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Re: (ET) Recommendations for modern replacements for the electronics?

Disclosure:  I am a distributor for Soneil chargers (based in Canada).

David Roden wrote:
On 2 Jul 2008 at 12:57, Fred Walter wrote:

I'm looking for a battery pack charger, that will go into a maintenance
mode when the battery pack is fully charged (so I can leave it plugged
in all the time).

The simplest and cheapest is a used automatic 36 volt golf car charger. Lester Lestronic range chargers are highly regarded.

I have a lot of respect for the Lester chargers, I still own several from 30 years of building EVs, but none currently in use. They have some drawbacks.

Note whether the nameplate AC voltage is 115 or 120 volts. In a ferro-resonant charger it matters. If you get a 115-volt unit and your input voltage is 120 or higher, the Lester will overcharge batteries. The primary protection on the Lester is the mechanical timer. That's acceptable if your application is daily use (like the golf carts that are the primary market), but not necessarily so good if your application is less frequent use (e.g., weekly).

No charger should be left connected all the time, no matter what the manufacturer says. Pull the plug when the battery is charged. Battery maintainers usually do more harm than good. Self-discharge is not that high on golf car batteries and they can sit for a few months uncharged with no harm.

Leaving the charger plugged in may be the best option in some cases. Leaving the batteries uncharged for a few months may do no appreciable harm, but it does not leave them ready for use. I bought my first Soneil charger for my E12 because it could be left plugged in, while the GE charger in the tractor was perfectly good. The tractor was stored at my cottage, and in that application I could not wait for the tractor to charge when I arrived. It needed to be ready to go when I arrived. The Soneil 3610SRF accomplished that on an aged pack. The bonus was the additional time I got from the pack as it improved over the course of the year. This case is anecdotal, and I can't guarantee others will get the same results.

Most battery maintainers are trickle chargers, or as I call them, slow-cookers. They produce a fixed voltage or fixed current (less common) and just drive that onto the battery continuously. The smart chargers that actually monitor the battery voltage are a different beast.

I'd prefer one that will also try to desulphate batteries.

EVERY battery charger is a desultator. That's how a battery charges. The gadgets that mutter claims about "crystal resonance" are snake oil. If they work, it's because they charge the battery! A good charger, used similarly, would work just as well. Pay no attention to the man behind the curtain.
I have a welder's power outlet available to me for charging (220VAC) if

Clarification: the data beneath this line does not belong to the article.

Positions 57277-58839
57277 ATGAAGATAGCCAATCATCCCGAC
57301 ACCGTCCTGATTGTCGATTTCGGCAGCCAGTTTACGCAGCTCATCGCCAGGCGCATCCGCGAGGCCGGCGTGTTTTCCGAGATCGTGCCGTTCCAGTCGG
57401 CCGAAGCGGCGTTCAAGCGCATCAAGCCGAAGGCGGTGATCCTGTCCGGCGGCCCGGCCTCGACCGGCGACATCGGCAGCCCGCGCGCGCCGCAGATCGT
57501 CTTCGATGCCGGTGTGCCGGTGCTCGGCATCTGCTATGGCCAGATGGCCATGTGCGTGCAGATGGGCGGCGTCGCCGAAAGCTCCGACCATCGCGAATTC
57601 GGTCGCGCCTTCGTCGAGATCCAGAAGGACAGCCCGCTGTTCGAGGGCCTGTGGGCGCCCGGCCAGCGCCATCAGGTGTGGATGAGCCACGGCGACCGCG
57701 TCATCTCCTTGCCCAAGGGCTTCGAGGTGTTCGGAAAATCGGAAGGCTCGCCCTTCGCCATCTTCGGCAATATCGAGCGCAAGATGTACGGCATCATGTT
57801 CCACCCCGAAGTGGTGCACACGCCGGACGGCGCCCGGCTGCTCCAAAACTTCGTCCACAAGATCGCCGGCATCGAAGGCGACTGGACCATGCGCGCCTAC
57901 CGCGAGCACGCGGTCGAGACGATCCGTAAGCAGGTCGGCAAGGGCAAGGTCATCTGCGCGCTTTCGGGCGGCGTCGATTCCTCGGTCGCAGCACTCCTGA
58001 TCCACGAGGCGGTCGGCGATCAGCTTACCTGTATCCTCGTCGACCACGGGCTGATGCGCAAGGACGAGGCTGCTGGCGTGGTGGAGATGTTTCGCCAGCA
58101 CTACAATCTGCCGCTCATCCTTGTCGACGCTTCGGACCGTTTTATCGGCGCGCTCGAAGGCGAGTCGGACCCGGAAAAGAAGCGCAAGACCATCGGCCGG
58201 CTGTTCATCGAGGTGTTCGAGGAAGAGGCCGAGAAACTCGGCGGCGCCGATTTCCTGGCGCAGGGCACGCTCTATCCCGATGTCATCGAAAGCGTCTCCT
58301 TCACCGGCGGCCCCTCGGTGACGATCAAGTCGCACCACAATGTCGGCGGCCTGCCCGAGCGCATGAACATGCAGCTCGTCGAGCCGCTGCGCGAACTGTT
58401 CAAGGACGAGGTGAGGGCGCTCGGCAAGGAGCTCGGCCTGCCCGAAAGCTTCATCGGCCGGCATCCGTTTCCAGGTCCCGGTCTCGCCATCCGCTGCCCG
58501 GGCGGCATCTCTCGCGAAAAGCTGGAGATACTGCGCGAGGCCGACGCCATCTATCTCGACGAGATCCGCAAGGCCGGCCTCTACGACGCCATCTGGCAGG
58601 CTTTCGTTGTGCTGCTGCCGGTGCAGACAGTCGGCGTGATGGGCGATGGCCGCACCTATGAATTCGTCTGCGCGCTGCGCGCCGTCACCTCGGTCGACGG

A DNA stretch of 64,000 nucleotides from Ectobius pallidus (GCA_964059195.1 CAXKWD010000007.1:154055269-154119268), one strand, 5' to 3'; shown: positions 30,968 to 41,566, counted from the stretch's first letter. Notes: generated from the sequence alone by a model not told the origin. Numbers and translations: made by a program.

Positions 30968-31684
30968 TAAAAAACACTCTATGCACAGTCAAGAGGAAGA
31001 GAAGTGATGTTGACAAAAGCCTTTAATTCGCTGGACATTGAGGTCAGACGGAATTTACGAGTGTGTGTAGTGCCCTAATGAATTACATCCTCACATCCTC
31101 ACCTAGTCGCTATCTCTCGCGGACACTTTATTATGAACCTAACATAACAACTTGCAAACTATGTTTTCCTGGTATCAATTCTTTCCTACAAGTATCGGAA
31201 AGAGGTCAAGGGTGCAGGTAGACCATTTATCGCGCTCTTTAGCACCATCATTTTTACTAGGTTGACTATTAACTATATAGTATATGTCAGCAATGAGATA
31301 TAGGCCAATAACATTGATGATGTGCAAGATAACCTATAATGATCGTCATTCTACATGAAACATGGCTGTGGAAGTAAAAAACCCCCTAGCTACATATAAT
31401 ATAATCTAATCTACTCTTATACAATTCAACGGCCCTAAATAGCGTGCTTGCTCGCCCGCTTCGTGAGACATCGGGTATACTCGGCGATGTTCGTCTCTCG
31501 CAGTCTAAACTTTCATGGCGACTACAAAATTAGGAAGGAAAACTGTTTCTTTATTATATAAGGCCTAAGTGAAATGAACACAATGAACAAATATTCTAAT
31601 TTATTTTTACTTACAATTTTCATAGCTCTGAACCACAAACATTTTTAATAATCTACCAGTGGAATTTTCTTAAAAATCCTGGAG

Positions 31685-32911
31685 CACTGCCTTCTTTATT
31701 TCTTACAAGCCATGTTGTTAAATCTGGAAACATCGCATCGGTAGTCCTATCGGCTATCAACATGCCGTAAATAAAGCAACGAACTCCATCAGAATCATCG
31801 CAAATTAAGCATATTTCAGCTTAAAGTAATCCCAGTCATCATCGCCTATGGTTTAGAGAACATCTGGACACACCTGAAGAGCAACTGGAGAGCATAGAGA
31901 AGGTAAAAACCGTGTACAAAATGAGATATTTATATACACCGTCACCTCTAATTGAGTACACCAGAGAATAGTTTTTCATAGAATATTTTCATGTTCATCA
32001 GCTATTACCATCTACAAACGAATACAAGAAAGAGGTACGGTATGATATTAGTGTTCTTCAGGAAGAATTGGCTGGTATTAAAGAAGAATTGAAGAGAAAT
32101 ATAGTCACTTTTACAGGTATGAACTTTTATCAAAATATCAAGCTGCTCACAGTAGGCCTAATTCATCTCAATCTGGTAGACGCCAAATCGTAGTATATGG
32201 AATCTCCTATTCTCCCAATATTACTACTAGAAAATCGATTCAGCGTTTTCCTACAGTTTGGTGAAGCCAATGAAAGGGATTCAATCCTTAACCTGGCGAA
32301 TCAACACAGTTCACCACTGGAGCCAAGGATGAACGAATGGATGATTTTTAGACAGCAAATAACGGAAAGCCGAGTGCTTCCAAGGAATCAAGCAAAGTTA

that would help speed up the charging process with a different charger.

A Lester charger will need a 240 volt, 20 amp receptacle.

Actually, I have not seen any Lester chargers for 36-volt output that will take a 230-240 volt, 60 Hz input. I can't find any on the current domestic price list.

I have had one 96-volt output Lester that could use 240 VAC input.

The least expensive 36-volt Lester I see on the list is $345. If I'm reading the price list correctly, the Lestronics are more expensive.

The 3610 and higher current models in the Soneil line have the ability to use either 120 or 240 volt AC input (selected by a switch) in the same unit. As Soneils are compact enough to be carried on-board the ETs, this dual input voltage capability might be handy on occasion.

What motor controllers people are recommending? I've seen mention of
Alltrax, but not the model that was being used. Where can one get the
best price for one? (Keeping in mind that I'm in Canada.)

The Alltrax is a DCX300-ET. It's not listed on their website. Call them for information.

Alltrax is located in Grants Pass, Oregon. They have a dealer locator on their website.

Any other recommendations when it comes to replacing or adding to the
electronics on my electric tractors?

1. DO IT! You won't regret the change. MUCH less hassle, in my experience. I have an Alltrax and I'm very pleased with it.

2. The Alltrax works well, but is really designed for the E15. I don't know how it will perform with other GE models; the motors are different. Also, the instructions (while fairly easy to follow) are aimed at an E15.

3. If you're reasonably handy with electronics, you might also consider a 4QD controller (from England). They're really designed for PM motors, but if the ET's motor's field is energized just before you apply armature power, it acts almost like a PM motor. 4QD make controllers with brake control output. You can use that to pull in a relay that will power the field. If I were converting another ET, I might try this just for fun.

I have had enough trouble with electronic controllers in on-road EVs (including DC Power Raptors) that I am quite content with the mechanicals in the ETs. The only electronic controller that has held up as well in my experience is a Cableform Pulsomatic from the mine locomotive industry.

Hope this helps.  Good luck!

David Roden - Akron, Ohio, USA

Disclosure:  I am a distributor for Soneil chargers (based in Canada).

Darryl McMahon
Save water and your money.  The Water Saver toilet fill diverter.